Members of the Berea College Bands perform during the CBS broadcast “Listen!” that premiered on Christmas Eve 2016. Berea’s Bands program celebrated its 145th anniversary this past October. (Photo: Chris Radcliffe)

Berea College students have been entertaining their peers, professors and the greater community for more than a century. Whether lighting up the stage with earnest performances and creating elaborate set designs, or coloring the world through beautiful jazz music or perfecting intricate and sophisticated musical pieces, the history of the Berea College Bands and Theatre Department continue to add to the distinct College atmosphere. Both programs celebrated big anniversaries in 2017—145th and 125th, respectively.

We spoke with Dr. James Dreiling, Director of Bands, and Dr. Deborah Martin, chair of the Theatre Department, to get their thoughts on what their respective programs bring to the College and what the future looks like for them.

Vintage BC Band Photo
Members of the Berea College Band, taken around 1900. The first official Berea College Band played in 1872, accompanying the Harmonia Society and included local townsmen. (Photo: Berea College Special Collections Archive)

“The band program adds to the Berea College culture,” said Dreiling, who has directed the Wind Ensemble and the Jazz Band for two years. “More than 1,000 people watched us perform in Union Church at the Christmas concert. And more than 4,000 watched us on the live stream.”

Recently, the Jazz Ensemble also performed for a group of Kentucky state senators and the Berea College Board of Trustees at the request of President Lyle Roelofs.

Under Dreiling’s direction, music and music education majors enjoy the opportunity to play in multiple ensembles. The overarching goal for music education majors in the bands is to train in all aspects of performance, including conducting. This spring semester, three students will guest conduct the wind ensemble.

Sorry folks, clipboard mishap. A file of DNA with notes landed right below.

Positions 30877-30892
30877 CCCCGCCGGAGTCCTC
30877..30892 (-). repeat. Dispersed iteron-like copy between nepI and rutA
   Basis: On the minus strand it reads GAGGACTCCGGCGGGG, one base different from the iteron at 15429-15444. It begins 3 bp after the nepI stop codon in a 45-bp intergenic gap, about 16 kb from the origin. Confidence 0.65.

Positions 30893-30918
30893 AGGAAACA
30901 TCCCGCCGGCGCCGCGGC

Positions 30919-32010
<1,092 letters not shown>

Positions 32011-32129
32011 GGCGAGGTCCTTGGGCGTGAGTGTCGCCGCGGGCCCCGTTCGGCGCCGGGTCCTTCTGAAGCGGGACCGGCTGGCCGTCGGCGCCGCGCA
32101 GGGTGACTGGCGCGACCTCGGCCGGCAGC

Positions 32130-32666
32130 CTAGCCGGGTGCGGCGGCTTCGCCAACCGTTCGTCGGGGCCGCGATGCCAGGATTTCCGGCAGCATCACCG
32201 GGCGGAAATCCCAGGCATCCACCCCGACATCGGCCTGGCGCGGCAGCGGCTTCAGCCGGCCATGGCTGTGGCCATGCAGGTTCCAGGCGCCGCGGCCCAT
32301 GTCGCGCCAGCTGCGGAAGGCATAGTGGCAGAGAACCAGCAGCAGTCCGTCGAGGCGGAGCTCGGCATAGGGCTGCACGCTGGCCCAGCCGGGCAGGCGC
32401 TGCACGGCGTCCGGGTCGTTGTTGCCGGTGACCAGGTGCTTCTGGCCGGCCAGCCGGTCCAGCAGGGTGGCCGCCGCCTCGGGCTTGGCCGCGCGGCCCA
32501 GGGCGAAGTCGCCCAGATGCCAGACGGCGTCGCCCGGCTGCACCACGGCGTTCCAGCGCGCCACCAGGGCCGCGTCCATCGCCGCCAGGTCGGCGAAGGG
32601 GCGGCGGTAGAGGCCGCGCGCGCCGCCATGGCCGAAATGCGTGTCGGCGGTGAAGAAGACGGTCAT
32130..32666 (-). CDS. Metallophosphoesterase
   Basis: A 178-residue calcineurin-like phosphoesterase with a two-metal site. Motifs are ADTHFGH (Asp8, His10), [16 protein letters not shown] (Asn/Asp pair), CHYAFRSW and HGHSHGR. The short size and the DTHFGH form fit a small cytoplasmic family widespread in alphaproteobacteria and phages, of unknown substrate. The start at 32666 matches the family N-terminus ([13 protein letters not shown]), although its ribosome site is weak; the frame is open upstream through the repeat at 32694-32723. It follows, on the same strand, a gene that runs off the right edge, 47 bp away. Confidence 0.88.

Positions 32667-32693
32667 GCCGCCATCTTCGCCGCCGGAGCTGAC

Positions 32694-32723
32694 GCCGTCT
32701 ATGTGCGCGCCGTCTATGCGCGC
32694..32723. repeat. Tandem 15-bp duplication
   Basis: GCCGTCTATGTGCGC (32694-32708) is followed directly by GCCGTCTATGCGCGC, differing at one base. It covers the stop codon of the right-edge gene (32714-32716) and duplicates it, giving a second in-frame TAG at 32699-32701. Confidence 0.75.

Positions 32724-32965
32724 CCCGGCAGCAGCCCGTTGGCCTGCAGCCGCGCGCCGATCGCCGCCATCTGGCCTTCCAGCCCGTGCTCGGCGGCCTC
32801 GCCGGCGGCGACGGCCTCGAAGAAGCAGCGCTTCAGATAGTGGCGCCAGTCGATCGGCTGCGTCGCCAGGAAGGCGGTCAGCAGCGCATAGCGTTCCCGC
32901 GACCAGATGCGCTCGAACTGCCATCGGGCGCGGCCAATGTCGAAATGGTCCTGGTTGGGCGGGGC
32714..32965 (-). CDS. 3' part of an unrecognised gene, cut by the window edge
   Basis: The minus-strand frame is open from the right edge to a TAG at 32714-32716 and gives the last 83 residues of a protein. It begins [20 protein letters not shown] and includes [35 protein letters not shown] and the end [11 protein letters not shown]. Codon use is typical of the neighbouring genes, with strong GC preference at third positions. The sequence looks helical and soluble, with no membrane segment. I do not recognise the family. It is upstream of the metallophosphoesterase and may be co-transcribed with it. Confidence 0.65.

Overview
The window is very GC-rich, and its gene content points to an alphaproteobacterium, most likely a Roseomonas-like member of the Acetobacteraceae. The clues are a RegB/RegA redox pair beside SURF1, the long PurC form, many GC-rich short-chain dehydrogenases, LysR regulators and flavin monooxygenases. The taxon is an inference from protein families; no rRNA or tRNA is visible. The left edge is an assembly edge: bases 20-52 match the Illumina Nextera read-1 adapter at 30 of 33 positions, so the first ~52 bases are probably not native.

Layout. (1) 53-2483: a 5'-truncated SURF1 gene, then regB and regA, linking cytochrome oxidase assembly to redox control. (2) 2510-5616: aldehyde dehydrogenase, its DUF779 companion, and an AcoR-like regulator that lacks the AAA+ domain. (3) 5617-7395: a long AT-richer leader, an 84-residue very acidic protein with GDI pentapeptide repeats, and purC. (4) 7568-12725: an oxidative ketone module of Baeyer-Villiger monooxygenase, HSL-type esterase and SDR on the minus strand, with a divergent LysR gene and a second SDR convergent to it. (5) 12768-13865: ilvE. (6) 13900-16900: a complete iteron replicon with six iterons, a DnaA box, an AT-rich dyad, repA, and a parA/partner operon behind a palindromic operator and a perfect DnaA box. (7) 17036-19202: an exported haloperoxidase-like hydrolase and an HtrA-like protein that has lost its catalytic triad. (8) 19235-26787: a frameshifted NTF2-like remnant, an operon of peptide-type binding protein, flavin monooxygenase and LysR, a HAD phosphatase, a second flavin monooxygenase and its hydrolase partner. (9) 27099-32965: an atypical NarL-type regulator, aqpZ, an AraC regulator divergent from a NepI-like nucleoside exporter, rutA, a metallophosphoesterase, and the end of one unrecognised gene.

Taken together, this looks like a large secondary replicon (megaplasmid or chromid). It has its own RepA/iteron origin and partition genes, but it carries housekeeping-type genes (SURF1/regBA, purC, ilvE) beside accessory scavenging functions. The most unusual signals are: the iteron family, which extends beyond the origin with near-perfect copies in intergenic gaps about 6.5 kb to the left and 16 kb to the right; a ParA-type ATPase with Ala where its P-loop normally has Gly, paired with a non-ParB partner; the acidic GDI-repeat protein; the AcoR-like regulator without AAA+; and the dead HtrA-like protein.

“That’s a very important experience and part of their growth,” Dreiling said, “and helps them prepare to student teach and become teachers in public schools.”

More than 1,000 people watched us perform in Union Church at the Christmas concert. And more than 4,000 watched us on the live stream.

Dr. James Dreiling

Dreiling said he feels the quality of the bands has improved in recent years and is heartened by that. “I’m really happy with the sound of the group, and their technical ability have improved significantly,” he said. “It’s important to find and play music an audience will enjoy, that challenges students to perform at the highest possible level. That’s a really important goal, and they have definitely risen to the occasion.”

Dreiling hopes to grow the size of the program and also to travel, much like with the choral ensembles. With plans to travel to New Orleans in the spring of 2019, he also wants to take the band abroad.

“It’s a little bit harder to travel when you have all those instruments, but it’s possible,” Dreiling said. “I want to create those kinds of music and educational opportunities for our students.”